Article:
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September 3, 2004, Volume 4 Number 36


Dear "Guam Food Guy" Reader,

Have you ever thought about opening up a restaurant? I can honestly say that I haven't, even though a few friends have urged me to do so over the years. Fixing meals for family and friends or a small group, or even a dish or two for a potluck gathering is fun and even gratifying, especially when everyone raves about your cooking. But building a business out of something you enjoy doing and for which you have a flair is another matter altogether. I've worked in, with, and around restaurants for most of my working life, and it takes an enormous amount of effort, skill, talent, time, money, and luck to make a restaurant successful. You don't even have to know how to cook to go into the restaurant business - you can be a super salesman like Ray Kroc, who built McDonald's into the world's largest fast food chain (and it wasn't his job to flip the burgers!)

There are as many reasons as there are restaurants for why people want to get into this business. The underlying premise, however, is the best reason - people like to eat. Those who have lived on Guam for even a short time have reached the same conclusion as those who've lived here forever - Guam's national pastime is eating. We eat when people are born and we eat when people die; we eat at weddings, wakes, fiestas, christenings, graduations, birthdays, and receptions, and have no problem in finding a reason to eat for just about any occasion. We even eat when we're dieting!

We have become "sophisticated" eaters, and have developed an appreciation for a diversity of cuisine types from Asian (Southeast and Northern), European, Indian, Mediterreanen, American, Hawaiian and, of course, Chamorro. Never before have there been as many choices and ways to satisfy our tastes as there are today. So, keeping this in mind, let's go back to our initial question about going into the restaurant business. Food is like fashion in that changing tastes create new opportunities. So it should be no surprise that new places like the Pelican Grill and the PTC (Pacific Trading Company) will be opening to give us a "different" dining experience. Whatever their reasons are for going into the food service business, we sincerely hope they succeed. After all, we do need more choices, wouldn't you agree?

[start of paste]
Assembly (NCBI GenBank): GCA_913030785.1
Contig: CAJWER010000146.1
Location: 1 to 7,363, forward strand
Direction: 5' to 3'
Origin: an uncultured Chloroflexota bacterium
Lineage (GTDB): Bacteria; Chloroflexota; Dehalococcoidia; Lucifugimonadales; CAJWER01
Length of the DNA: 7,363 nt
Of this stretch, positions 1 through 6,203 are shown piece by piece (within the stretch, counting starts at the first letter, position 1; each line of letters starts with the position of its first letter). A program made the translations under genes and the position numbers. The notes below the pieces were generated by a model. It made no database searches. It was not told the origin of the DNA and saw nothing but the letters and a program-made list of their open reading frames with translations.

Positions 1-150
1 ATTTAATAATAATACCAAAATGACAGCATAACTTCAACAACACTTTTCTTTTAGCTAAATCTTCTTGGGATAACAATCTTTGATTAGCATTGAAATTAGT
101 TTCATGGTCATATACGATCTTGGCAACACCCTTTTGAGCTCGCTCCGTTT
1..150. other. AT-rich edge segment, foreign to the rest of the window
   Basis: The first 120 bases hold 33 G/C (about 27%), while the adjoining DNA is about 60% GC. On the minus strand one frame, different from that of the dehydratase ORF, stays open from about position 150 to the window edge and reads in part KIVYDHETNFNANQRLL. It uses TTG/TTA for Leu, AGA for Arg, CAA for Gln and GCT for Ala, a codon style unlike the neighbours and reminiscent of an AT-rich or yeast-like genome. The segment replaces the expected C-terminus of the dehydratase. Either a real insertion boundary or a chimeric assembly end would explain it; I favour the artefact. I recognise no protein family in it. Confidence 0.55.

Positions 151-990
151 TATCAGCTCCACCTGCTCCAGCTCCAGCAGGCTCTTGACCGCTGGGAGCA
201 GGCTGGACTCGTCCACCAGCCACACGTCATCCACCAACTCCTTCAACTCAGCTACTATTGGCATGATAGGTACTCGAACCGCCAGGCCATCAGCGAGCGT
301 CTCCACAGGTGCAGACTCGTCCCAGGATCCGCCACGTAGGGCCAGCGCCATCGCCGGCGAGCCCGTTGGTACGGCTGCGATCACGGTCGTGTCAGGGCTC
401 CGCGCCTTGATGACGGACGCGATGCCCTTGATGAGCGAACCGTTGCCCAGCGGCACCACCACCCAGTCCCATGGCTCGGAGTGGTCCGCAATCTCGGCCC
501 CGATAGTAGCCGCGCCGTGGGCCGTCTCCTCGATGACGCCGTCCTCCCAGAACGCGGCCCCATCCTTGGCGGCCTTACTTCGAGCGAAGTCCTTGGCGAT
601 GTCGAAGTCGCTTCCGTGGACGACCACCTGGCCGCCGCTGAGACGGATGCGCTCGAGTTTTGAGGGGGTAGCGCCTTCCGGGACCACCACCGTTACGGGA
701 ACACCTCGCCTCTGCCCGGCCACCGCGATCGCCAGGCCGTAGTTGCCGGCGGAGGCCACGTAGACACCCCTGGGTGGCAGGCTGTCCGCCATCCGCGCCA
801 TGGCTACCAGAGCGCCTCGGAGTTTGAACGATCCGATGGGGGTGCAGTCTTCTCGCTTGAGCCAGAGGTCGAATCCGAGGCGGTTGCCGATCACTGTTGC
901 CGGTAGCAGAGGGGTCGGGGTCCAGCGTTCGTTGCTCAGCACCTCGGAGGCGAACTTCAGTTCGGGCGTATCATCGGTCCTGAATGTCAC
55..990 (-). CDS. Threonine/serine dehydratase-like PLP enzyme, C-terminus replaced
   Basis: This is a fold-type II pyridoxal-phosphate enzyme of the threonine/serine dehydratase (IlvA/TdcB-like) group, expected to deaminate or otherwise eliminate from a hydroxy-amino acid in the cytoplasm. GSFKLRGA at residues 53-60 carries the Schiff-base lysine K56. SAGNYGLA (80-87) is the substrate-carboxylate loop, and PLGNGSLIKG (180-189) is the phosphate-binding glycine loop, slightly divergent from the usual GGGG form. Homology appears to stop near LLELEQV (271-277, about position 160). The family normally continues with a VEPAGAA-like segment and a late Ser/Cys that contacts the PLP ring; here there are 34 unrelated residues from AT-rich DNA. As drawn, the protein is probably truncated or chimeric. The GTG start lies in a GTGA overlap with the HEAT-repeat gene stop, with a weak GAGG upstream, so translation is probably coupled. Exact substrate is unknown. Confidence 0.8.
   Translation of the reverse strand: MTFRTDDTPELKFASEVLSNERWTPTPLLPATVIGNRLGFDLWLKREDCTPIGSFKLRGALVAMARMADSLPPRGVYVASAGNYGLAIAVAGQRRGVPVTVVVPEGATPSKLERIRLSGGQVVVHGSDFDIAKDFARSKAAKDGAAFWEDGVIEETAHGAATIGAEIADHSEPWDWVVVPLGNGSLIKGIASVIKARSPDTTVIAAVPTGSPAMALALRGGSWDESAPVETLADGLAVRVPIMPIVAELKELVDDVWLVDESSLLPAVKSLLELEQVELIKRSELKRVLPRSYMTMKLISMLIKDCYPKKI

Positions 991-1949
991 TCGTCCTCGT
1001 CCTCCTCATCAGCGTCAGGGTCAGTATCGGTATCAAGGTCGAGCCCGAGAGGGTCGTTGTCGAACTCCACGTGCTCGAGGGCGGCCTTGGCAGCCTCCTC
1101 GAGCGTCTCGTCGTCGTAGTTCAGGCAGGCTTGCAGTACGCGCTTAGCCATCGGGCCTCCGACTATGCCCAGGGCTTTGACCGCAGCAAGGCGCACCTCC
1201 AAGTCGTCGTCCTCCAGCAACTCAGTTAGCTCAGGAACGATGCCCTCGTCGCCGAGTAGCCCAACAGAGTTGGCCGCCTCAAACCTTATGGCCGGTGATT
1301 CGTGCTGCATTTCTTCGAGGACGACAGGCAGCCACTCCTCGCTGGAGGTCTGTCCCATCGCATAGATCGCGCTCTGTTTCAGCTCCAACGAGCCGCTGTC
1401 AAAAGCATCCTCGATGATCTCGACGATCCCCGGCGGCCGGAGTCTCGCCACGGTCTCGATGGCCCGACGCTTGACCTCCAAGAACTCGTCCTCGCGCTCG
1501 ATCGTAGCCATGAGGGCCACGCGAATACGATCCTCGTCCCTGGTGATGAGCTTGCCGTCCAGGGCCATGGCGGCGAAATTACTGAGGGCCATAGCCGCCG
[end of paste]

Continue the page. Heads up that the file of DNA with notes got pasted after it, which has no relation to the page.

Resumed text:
Ken, the "Guam Food Guy"

In Today's Issue:

  • Mekong Restaurant Opens in Tumon with Viet/French/Thai Menu
  • What Are "Heritage" Grains? Ancient Sources of Nutrition Still Good for You
  • Nu-Form Fitness Launches Special Weight Management Program
  • Around the Island - Mary's Sinigang, Mulligan Cafe, Great Poke at Buddies
  • Hava Java Cafe - Simply The Best!

Mekong Restaurant Opens in Tumon with Viet/French/Thai Menu

Ever had a Vietnamese-French breakfast? Well, you can now at Mekong Restaurant in Tumon's Blue Lagoon Plaza. Mekong opened September 1 and is owned by a former partner of Binh Minh, which was a popular Tamuning eatery that's now home to Sabai Dee Thai Restaurant.

Mekong serves breakfast starting at 6am and is open until 11pm, Sunday through Thursday, and open 24 hours on Friday and Saturday. You will find Mekong Fried Eggs, Xiu Bao, and a Mekong Sandwich along with fresh-brewed French coffee. Among Mekong's special dishes are Cornish Hen "Roti", Prawn Adobo, and Hot Pot Rice, with prices ranging from $7 to $20. Thai favorites like Pad Thai, Tom Yum, Penang and Spicy Thai Fried Rice are priced from $6 to $12. Daily lunch specials include Mekong Beef Salad, Beef & Chicken Lemongrass, Pork Chop, and Hot & Spicy Fish priced from $5 to $7, which is not bad for Tumon. Serving a Viet-French style of breakfast and being open 24 hours are two welcome attributes for those craving the old Binh Minh flavors. Call 646-7467 for more info.

What Are "Heritage" Grains? Ancient Sources of Nutrition Still Good for You

Can you describe "Heritage Grains"? I came across some fascinating information about these grains written by dietitian and nutritionist Tamara Schryver, MS RD, on the back panel of Nature's Path Organic Heritage Muesli. Although wheat is prominent among the grains we eat, heritage grains are not nearly as well known, however, they offer significant nutritional values beyond those of wheat and are appealing to taste. Kamut, Quinoa, Spelt, and Millet are known as "heritage grains". Ms. Schryver's explains a bit about each of these heritage grains below:

"Kamut - An ancient form of wheat, Kamut has 20% to 40% more protein than common wheat and is also higher in lipids, amino acids, and some vitamins and minerals. Richly flavored, Kamut has a sweet tone which has earned it the nickname "sweet wheat.

Spelt - Spelt has notable measures of iron and potassium, contains B vitamins, and is higher in balanced amino acids, fats and crude fiber than common wheat.

Quinoa - 16% of Quinoa is protein. Comparatively, this is higher than other grains such as wheat or rice. More importantly, from a nutritional viewpoint, the amino acid profile of this protein is more evenly balanced than most other grains. Minerals such as calcium, phosphorus, magnesium, potassium, copper, zinc and iron are also significantly higher in quinoa than in other grains.

Millet - Nutritionally, this grain is a good source of niacin, thiamin, phosphorus, and zinc. Millet is also rich in phytic acid, a phytonutrient believed to lower cholesterol."

Although these descriptions are rather technical from a nutritional perspective, I find it more compelling (and flavorful) to list the ingredients (including the "heritage grains" contained in the Mueusli, which are "Organic rolled oats, organic raisins (coated with organic canola oil), organic oat flour, organic barley flakes, organic flaked yellow corn, organic Kamut brand wheat flour, organic hazelnuts, organic wheat bran, organic evaporated cane juice, organic grape juice concentrate, organic freeze-dried raspberries, organic brown rice flour, organic spelt, organic millet, organic barley malt extract, natural raspberry flavor, sea salt, organic quinoa, (and) organic honey."